What does it signify when you show your first five looks in darkness so inkily profound that all the audience can see is the barest underlit shadow of your brogue-trainers and bronze-capped, abstractly stitched formals? Answer: You are either atrociously, delusionally arrogant, or you are rather brilliant—and confident enough to know it. And perhaps you are the creative director of a brand rooted in shoes. Happily for the balance of critical karma, in this case the answer was the latter.
Riccardo Tisci grew up in Italy dreaming of America, which has frequently fed his men’s collections for Givenchy. A book he came across detailing the obsessions of certain kids in Africa – cowboys, heavy metal – unleashed a torrent of new ideas on his fall runway. He also blended in recent travels to Morocco and Berlin, yielding a diverse and energetic collection.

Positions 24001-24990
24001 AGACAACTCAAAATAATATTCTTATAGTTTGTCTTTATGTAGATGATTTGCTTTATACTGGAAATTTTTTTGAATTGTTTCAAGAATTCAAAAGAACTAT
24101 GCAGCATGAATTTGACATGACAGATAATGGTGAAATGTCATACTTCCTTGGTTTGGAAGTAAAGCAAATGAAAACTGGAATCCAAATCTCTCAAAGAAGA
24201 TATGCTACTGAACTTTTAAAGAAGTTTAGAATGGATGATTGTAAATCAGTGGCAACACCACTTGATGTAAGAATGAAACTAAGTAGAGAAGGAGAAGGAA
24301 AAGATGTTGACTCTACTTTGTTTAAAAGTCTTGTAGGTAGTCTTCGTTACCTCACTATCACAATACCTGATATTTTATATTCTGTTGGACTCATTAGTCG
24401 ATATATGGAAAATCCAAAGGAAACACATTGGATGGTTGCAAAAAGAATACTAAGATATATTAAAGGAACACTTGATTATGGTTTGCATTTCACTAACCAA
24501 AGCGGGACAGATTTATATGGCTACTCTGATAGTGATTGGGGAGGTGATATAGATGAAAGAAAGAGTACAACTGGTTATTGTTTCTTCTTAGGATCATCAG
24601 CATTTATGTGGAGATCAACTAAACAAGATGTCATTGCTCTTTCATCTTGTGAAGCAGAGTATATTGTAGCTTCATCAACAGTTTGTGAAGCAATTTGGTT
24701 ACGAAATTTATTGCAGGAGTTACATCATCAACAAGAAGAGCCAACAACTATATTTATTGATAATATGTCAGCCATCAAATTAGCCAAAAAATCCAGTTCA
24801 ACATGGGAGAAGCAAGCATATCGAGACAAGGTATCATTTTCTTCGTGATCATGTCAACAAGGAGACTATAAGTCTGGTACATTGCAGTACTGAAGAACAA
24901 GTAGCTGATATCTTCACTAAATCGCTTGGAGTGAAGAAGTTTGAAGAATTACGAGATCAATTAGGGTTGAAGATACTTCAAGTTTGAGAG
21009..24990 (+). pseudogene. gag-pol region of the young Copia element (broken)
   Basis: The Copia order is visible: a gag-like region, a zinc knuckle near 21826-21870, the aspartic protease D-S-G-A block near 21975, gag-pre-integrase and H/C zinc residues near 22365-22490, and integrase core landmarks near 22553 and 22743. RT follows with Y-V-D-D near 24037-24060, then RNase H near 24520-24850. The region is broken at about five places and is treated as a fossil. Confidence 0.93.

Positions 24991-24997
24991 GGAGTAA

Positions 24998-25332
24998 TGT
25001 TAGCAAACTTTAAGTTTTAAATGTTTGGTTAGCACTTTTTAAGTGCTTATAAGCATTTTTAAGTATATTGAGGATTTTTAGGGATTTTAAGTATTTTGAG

With the Nineties trending in Paris, obvious references to the period can be a temptation. Stephanie Hahn steered clear of them, producing an athletic collection with a deluxe feel that harked back to the ravers of Manchester’s famous nightclub, The Haçienda, mixed with English huntsmen dressing.
Sébastien Meunier came over all touchy-feely with his fall collection for Ann Demeulemeester, which he described as an ode to a modern-day Adonis. Textural effects abounded as the designer used materials including mohair, fil coupé and an alpaca-silk blend to create deep-pile effects on glossy coats, jackets and pants.
Junya Watanabe’s strength is in the relentless reiteration of a single notion or motif, stuttering through synonyms for a particular term in fashion’s vocabulary. It’s an idea he often turns to in his shows—taking an archetypal item or technique, and then exhausting it.